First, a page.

26 Ibid., p. 162. 27 See appendix.

stand on the set and photograph a scene while it is being enacted. Those "stills" are printed and they go through the process of the Advertising Code operations usually submitted in Los Angeles and then then come back to New York and the Advertising Code staff begins to work on them there. The motion picture, meanwhile, will not be finished, completed, and available for viewing until sometime after the last day's shooting on it. There might be a gap of a month to 2 months between the date of the last day of the making of the picture and the time the motion picture is viewed in New York.

The chairman questioned Mr. White about the part of his statement which read:

What it [motion-picture advertising] does seek to do, and what it should do, is to convey the spirit, the atmosphere, the feeling, the general impression of the photoplay. This is fair. This is proper. This is accepted advertising practice. It is neither misleading nor misrepresenting.

This statement was compared to those of the producers who told the subcommittee that in all of the crime and sex films there is some moral they are trying to prove. Mr. White was then referred to the ad campaign for the film, Kiss Me Deadly. The advertising claimed that the film contained "white-hot thrills," "blood-red kisses." The point being made, of course, was that the ad did not adequately reflect the general theme or the content of the motion picture. If there is a oral theme in the picture, then this should also be reflected in the ads. However, the ads did not reflect any moral; therefore, they either (1) were fraudulent in that they did not reflect the general theme of the picture; or (2) the pictures were a violation of the Motion Picture Production Code if they were properly represented by the ad. Mr. White felt that ads, such as those presented at the hearing, had → very definite point of honesty. That is, if they do not go overboard in their gruesomeness which the Advertising Code provides against, and which he tries to avoid, but they still tell the story of the motion picture, that it is a picture of crime and violence; he then feels it is the fairest possible representation that can be given to the film. His conclusion was that if mothers do not want their children to see this type of motion picture, they are warned and have been given fair and l'onest indications of what is presented in the motion picture.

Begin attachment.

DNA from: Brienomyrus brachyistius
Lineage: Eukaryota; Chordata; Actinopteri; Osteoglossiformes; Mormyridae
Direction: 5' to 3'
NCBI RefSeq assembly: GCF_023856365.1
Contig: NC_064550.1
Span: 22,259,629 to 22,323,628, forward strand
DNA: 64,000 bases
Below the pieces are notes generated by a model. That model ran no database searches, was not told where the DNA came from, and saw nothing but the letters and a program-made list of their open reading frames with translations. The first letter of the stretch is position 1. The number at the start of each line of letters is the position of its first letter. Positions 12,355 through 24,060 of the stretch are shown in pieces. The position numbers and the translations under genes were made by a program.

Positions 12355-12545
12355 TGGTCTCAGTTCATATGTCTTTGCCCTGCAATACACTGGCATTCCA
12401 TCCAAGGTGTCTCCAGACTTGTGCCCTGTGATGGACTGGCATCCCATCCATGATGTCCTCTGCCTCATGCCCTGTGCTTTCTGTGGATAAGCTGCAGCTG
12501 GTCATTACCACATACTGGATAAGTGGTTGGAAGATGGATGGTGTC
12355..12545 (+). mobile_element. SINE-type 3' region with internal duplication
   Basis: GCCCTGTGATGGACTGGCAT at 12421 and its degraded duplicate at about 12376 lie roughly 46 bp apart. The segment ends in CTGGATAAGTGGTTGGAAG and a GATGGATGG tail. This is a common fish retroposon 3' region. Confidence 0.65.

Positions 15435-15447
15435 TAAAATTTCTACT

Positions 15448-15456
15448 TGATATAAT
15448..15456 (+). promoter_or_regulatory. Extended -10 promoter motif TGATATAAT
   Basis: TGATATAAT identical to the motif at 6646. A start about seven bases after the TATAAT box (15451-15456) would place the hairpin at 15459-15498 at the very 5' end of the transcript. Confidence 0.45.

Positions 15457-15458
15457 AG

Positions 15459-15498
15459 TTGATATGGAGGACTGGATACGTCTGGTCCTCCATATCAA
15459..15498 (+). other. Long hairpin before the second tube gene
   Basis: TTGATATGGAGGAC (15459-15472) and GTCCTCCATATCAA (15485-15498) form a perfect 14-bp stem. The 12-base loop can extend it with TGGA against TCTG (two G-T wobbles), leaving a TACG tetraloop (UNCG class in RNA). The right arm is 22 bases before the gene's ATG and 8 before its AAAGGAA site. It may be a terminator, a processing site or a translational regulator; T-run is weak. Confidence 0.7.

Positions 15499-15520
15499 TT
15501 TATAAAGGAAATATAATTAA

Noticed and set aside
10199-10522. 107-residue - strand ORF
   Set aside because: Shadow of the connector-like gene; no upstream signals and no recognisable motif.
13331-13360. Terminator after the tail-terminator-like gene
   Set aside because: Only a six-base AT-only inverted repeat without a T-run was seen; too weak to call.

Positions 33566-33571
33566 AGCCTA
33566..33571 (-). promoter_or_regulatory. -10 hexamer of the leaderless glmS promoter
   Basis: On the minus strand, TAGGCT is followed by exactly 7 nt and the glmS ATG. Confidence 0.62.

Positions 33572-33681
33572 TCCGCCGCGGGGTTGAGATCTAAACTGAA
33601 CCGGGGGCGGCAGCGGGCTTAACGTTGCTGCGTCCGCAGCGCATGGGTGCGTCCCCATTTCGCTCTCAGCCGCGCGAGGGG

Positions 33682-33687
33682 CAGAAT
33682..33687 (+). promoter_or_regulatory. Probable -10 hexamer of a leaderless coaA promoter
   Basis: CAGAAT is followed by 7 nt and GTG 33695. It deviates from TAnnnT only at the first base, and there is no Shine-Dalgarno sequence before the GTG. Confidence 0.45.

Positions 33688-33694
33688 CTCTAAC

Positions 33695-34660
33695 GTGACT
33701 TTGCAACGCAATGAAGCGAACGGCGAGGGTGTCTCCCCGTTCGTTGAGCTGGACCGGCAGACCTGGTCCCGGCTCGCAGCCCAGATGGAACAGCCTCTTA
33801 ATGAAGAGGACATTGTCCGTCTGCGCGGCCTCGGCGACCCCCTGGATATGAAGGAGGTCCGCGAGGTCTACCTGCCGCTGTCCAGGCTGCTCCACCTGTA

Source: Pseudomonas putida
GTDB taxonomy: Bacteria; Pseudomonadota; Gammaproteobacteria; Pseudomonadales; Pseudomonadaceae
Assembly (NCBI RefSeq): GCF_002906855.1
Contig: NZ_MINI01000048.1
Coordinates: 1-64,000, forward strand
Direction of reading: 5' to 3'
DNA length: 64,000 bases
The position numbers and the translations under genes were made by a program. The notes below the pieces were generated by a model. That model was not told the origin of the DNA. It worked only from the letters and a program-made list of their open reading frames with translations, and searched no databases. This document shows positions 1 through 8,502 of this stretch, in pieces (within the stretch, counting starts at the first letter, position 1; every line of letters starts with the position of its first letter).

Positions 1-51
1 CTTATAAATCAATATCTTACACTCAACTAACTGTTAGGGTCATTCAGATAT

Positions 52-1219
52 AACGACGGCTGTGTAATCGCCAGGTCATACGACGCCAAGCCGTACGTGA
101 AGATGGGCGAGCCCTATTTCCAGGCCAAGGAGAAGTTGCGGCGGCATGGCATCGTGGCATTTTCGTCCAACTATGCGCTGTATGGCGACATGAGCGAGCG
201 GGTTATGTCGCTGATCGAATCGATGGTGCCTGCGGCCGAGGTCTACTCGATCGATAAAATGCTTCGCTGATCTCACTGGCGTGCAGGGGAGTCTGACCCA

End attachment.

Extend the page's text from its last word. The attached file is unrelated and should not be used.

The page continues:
After studying the press books given to the subcommittee by the Motion Picture Association of America, and after viewing the films advertised in the press books, the subcommittee believes that the following provisions of the Advertising Code for Motion Pictures have, in some degree, been violated actually by the letter of the code or the spirit of the code.

Provision 1 of the code which reads:

We subscribe to a code of ethics based upon truth, honesty, and integrity. All motion-picture advertising shall (a) conform to fact, (b) scrupulously avoid all misrepresentation.

The subcommittee feels that the ad campaign for Woman's Prison, The Prodigal, East of Eden, and Blackboard Jungle are violations of this provision of the code.

Provision 2 of the code which reads:

Good taste shall be the guiding rule of motion-picture advertising.

28 White, Gordon S., op. cit., p. 158.